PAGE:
. A review of cases involving Standard 66 violations reveals that it is only in rare instances that sufficient mitigating factors exist to justify a lesser penalty. Consistent among these cases are mitigating factors such as the absence of any prior criminal record, no other disciplinary grievances, the fact that there was no harm to any clients or third parties, and, in drug cases, the voluntary submission to treatment. See, e.g., In the Matter of Chambers, 264 Ga. 317 (444 SE2d 313) (1994)
(Respondent was 70 years old and became addicted to drugs prescribed to him for medical condition); In the Matter of Kitchings, 264 Ga. 301 (444 SE2d 312) (1994)
(Respondent became addicted to pain killers after serious car accident); In the Matter of Lanford, 260 Ga. 408 (396 SE2d 228) (1990)
(Respondent became addicted to prescription drugs after injury). See also In the Matter of Patteson, 262 Ga. 591 (423 SE2d 248) (1992)
Although Scott voluntarily entered drug treatment centers in 1990 and 1991, it was the State Bar Committee on Lawyer Impairment that insisted upon the treatment he received in 1993; Scott's post-arrest treatment was the result of involuntary commitment. He admitted to the special master that he failed to manage his clients' business as he should have because of his cocaine addiction, even prior to his arrest, and the special master references "at least" six grievances initiated by his clients. Three of those grievances, which resulted in issuance of formal notices of discipline, were adduced as evidence at the special master hearing and reflect (1) a November 1993 grievance filed by a client who was held in contempt because of Scott's failure to appear at court and who had not been refunded his $2,500 retainer; (2) a January 1994 grievance filed by a disabled client who retained Scott in November 1993 and paid him $400 but was refused a refund; and (3) a February 1, 1994 grievance filed by a client who retained Scott on January 11 on the promise from Scott that he would act "immediately" on the client's behalf, but was thereafter abandoned by Scott and never refunded a $650 retainer. Although the special master recites Scott's claim that the harm these clients suffered was not "irreparable" and that Scott could make all of them whole by refunding the fees paid to him, this assertion falls through in light of the client held in contempt of court and the client who was promised "immediate" service. Furthermore, no explanation is provided why Scott, who claimed that he was "brought to his senses" as a result of the 21 days of involuntary treatment he received following his arrest on February 9, 1994, had not rectified the monetary harm to those clients whose claims he does not dispute by the time of the special master's ruling in November 1994.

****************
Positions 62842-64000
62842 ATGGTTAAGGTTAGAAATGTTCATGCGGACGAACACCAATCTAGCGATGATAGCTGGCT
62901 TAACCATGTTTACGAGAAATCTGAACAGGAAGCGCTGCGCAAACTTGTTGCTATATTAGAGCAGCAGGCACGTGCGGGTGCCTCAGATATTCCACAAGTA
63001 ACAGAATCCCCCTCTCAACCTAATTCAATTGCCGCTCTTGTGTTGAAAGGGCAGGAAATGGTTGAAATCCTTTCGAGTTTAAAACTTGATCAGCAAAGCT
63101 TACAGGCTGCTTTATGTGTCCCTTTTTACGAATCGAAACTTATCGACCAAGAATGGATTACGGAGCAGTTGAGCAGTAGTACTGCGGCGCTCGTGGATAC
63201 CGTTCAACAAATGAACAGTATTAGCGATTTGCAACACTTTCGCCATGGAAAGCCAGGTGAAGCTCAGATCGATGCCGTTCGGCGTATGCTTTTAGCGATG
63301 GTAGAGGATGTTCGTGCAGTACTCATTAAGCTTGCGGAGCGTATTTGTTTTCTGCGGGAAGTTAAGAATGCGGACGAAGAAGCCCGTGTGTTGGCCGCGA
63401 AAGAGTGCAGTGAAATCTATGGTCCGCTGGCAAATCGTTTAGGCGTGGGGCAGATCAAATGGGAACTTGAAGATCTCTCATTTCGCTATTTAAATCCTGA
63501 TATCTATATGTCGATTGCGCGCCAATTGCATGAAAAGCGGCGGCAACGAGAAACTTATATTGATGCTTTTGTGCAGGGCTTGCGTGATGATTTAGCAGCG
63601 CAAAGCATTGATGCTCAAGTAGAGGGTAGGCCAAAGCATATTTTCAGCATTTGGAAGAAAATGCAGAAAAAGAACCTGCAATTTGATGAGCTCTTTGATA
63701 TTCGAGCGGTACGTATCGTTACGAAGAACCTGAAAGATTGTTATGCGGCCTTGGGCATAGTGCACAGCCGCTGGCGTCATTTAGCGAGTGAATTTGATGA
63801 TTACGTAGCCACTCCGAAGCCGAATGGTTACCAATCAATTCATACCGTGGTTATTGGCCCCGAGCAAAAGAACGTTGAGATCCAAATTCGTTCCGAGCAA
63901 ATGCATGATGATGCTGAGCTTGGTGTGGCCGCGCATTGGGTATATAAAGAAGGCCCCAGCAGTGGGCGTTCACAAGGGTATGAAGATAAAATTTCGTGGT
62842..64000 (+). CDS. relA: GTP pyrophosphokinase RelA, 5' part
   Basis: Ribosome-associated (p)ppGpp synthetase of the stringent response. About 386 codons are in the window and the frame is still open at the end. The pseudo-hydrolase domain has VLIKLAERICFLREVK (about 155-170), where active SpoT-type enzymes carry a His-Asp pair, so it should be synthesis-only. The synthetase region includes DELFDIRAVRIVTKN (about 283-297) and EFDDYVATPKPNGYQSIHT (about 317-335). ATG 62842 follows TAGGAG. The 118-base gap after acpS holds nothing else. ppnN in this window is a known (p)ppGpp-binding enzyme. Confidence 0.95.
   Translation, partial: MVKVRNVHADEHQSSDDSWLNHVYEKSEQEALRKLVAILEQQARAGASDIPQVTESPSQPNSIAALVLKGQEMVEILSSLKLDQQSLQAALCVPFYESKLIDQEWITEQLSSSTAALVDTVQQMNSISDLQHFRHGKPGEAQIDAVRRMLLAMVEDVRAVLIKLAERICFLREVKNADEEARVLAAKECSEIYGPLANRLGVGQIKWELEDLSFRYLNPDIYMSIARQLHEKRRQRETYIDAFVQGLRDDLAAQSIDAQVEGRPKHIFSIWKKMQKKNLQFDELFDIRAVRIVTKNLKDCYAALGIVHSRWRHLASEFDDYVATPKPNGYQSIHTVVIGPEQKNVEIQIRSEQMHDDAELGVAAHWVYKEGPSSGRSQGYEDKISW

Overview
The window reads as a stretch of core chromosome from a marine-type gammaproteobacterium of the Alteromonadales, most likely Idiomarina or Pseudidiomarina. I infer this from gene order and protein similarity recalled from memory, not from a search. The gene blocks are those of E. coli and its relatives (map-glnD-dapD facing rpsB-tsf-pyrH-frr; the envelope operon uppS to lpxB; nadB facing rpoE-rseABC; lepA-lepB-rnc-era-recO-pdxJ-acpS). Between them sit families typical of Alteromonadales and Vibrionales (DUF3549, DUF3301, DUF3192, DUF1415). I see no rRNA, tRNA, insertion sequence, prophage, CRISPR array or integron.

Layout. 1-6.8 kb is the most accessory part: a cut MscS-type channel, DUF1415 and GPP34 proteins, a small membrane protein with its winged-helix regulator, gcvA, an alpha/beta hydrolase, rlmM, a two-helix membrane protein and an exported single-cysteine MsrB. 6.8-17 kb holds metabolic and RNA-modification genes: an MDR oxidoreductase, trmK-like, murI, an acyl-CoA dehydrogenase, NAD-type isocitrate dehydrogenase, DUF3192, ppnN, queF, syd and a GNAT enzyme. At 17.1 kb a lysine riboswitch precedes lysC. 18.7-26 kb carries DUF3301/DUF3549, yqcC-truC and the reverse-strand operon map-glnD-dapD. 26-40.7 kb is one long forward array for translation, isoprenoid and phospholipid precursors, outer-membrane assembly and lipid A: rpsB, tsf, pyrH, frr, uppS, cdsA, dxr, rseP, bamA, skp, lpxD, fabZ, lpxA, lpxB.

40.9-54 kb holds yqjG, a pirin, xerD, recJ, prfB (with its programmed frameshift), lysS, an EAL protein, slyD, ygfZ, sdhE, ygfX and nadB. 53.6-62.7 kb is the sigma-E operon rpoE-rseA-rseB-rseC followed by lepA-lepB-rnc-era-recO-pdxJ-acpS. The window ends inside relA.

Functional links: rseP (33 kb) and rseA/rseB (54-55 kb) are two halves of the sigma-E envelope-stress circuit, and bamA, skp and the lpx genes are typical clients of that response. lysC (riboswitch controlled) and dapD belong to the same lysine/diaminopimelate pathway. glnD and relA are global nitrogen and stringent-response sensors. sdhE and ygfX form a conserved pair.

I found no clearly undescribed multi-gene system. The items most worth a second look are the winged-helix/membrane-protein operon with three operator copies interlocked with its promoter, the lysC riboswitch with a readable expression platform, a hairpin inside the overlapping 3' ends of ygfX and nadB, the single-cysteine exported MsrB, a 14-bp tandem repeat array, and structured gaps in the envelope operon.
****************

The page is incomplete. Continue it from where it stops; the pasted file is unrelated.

Scott has done nothing to justify special treatment and much to deserve the Bar's harshest penalty for an attorney who violates the very laws he is sworn to uphold. Accordingly, I dissent to the majority's suspension of Scott's license and would, instead, enter an order disbarring him from the practice of law in Georgia. Accord In the Matter of Sawhill, 262 Ga. 735 (425 SE2d 274) (1993)